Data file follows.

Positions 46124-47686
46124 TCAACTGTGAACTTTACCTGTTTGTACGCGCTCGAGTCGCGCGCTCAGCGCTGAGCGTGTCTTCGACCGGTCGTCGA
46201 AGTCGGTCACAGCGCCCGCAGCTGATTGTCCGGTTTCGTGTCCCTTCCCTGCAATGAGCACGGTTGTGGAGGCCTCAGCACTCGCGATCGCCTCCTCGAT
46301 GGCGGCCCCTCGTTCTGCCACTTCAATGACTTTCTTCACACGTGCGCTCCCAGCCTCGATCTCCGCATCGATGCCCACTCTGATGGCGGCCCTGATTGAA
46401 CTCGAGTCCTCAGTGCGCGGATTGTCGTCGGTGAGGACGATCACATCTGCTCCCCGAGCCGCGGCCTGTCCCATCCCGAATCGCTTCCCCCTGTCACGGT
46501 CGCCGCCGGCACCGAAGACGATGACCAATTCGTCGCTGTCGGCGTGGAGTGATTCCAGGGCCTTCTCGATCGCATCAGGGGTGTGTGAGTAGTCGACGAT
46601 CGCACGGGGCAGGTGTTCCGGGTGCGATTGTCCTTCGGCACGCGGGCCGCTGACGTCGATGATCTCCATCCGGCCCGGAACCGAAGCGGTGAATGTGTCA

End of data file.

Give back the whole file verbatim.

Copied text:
Positions 46124-47686
46124 TCAACTGTGAACTTTACCTGTTTGTACGCGCTCGAGTCGCGCGCTCAGCGCTGAGCGTGTCTTCGACCGGTCGTCGA
46201 AGTCGGTCACAGCGCCCGCAGCTGATTGTCCGGTTTCGTGTCCCTTCCCTGCAATGAGCACGGTTGTGGAGGCCTCAGCACTCGCGATCGCCTCCTCGAT
46301 GGCGGCCCCTCGTTCTGCCACTTCAATGACTTTCTTCACACGTGCGCTCCCAGCCTCGATCTCCGCATCGATGCCCACTCTGATGGCGGCCCTGATTGAA
46401 CTCGAGTCCTCAGTGCGCGGATTGTCGTCGGTGAGGACGATCACATCTGCTCCCCGAGCCGCGGCCTGTCCCATCCCGAATCGCTTCCCCCTGTCACGGT
46501 CGCCGCCGGCACCGAAGACGATGACCAATTCGTCGCTGTCGGCGTGGAGTGATTCCAGGGCCTTCTCGATCGCATCAGGGGTGTGTGAGTAGTCGACGAT
46601 CGCACGGGGCAGGTGTTCCGGGTGCGATTGTCCTTCGGCACGCGGGCCGCTGACGTCGATGATCTCCATCCGGCCCGGAACCGAAGCGGTGAATGTGTCA